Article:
IN motoring terms the Astra dates from the dawn of time - but the latest small family hatchback to bear the famous name is bang up to date.
Just as the original - a British version of the 1979 Opel Kadett - broke new ground for Vauxhall as its first front-wheel-drive car, the seventh-generation is similarly innovative in terms efficiency and technical wizardry.
So impressive is the new Astra that it - and its Opel-badged sister ship - has just picked up the European Car of the Year award for 2016.
Helped by the use of clever materials the British-built Astra is up to 200kg lighter which, coupled with an engine range averse to fuel consumption and polluting the atmosphere, leaves running costs in good shape.
The 1.6-litre diesel power unit under the bonnet of the car I drove was both punchy and refined.
Yes, the claimed fuel economy figure in excess of 70mpg is perhaps a tad optimistic in the real world, but trips to fill up are refreshingly infrequent.
Emissions of 103g/km minimise the tax bill and if 16-inch wheels are specified the magical 100g/km figure is broken making road tax free while keeping company car tax liabilities to a minimum.
A raft of gizmos are included with the interior dominated by a simple-to-use large touchscreen display that sits in a stylish glossy black surround.
The dashboard features a main instrument binnacle that offers an information display between the speedo and rev counter while smartphone connectivity is assured.
There's also a star performer in the form of Vauxhall's OnStar navigation and concierge system available on higher specified models - including the SRi Nav.
OnStar has been offered in the US for almost 20 years but the European version only went live last year.
It has three buttons - a blue one used to contact an OnStar advisor, a red SOS button for emergencies and a privacy button to switch the GPS locator off should you not want anyone to know where you are.
A call centre manned 24/7 can help you find a destination before sending it to the sat nav system in the car while every family in the land will welcome the mobile phone 4G wifi hotspot it provides allowing up to seven devices to use Internet services.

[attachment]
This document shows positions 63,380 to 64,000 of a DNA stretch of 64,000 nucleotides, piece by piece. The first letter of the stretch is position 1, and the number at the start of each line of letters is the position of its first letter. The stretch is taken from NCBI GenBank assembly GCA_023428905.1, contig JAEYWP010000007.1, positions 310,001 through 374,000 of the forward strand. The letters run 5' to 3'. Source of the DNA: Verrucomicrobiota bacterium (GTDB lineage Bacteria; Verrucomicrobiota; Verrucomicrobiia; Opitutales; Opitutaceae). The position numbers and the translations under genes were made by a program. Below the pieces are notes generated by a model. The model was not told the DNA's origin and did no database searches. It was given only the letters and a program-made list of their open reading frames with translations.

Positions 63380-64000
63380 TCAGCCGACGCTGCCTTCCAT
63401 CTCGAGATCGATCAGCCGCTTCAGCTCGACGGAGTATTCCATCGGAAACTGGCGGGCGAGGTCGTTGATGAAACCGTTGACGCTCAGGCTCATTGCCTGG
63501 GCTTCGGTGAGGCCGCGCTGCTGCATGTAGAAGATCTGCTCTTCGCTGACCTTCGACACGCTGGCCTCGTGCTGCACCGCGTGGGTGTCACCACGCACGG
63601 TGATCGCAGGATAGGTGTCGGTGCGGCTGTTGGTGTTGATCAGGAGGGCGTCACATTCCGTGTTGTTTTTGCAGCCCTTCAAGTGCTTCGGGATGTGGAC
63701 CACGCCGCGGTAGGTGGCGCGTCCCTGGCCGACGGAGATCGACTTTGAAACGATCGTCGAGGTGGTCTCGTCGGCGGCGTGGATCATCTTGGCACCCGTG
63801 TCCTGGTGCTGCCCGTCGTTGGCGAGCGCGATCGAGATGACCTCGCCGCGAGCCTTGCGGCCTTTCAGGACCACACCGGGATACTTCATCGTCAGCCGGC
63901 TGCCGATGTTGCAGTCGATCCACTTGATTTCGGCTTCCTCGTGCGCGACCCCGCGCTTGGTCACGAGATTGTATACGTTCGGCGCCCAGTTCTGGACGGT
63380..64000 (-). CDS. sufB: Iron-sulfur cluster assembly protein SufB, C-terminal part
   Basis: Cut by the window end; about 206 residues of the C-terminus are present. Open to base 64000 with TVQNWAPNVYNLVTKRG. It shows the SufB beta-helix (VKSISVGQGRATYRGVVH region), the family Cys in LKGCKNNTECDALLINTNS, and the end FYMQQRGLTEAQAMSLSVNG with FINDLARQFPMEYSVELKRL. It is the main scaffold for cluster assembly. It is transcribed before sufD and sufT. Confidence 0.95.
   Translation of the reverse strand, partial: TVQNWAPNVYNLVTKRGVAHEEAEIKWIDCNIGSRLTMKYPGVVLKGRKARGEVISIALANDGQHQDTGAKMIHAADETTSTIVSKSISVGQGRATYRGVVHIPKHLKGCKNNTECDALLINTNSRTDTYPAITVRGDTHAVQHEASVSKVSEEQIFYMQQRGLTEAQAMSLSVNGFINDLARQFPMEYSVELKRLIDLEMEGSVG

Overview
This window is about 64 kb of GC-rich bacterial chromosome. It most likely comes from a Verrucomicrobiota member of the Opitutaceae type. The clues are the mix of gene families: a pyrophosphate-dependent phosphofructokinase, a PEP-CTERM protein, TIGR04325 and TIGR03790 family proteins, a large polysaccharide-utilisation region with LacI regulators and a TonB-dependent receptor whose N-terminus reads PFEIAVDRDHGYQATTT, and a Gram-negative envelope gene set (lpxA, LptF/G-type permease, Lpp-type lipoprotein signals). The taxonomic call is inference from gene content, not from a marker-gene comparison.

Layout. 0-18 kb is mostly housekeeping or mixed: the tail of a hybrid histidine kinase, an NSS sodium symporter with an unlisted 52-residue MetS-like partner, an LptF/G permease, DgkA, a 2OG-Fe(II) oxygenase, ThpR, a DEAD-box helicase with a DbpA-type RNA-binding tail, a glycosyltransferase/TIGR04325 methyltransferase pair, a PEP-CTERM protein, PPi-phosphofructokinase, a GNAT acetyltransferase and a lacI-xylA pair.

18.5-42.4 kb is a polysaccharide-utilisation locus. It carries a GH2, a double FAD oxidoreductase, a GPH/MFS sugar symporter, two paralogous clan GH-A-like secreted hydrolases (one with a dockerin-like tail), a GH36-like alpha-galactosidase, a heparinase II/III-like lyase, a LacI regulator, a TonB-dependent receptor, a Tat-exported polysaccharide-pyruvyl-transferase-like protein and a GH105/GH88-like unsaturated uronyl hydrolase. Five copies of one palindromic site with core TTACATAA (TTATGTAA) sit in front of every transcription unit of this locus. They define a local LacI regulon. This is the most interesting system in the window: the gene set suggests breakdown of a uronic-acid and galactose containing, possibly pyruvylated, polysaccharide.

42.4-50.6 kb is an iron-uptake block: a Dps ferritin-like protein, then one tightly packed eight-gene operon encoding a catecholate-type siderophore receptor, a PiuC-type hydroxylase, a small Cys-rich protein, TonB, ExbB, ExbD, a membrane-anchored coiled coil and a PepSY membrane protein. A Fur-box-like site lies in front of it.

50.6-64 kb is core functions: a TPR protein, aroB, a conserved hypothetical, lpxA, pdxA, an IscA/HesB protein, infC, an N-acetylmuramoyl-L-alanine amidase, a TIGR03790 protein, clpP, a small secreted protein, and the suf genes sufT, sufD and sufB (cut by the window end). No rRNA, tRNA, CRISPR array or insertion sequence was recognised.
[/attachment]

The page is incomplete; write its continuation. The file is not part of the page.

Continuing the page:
Smart technology is one thing but what is the latest Astra like to drive? Well, with a chassis tuned for UK roads it is no surprise the car handles well.
It is both great fun on country lanes and a composed cruiser on the motorway. Some motors immediately give the right vibe and the Astra - with its composed ride and slick six-speed manual gearbox - ticks all the boxes.
The cabin manages to offer more space than the old model - despite the car's exterior dimensions being smaller than before. This Tardis-like trick allows five adults to be accommodated in reasonable comfort.
Wide-opening doors make it simple to get the ankle-biters and any child seats they require into the car, while the driver's seat and steering wheel are fully adjustable.
The boot is also a good size easily meeting a family's needs with the weekly supermarket shopping swallowed with the efficiency of an anaconda. There is also a ribbed floor to stop the squash bottle rolling around after its usual bid for freedom.
Further space can be gained as the rear seats split and fold.
There's plenty of safety equipment included with electronic aids to prevent an accident and a full complement of airbags should one be unavoidable.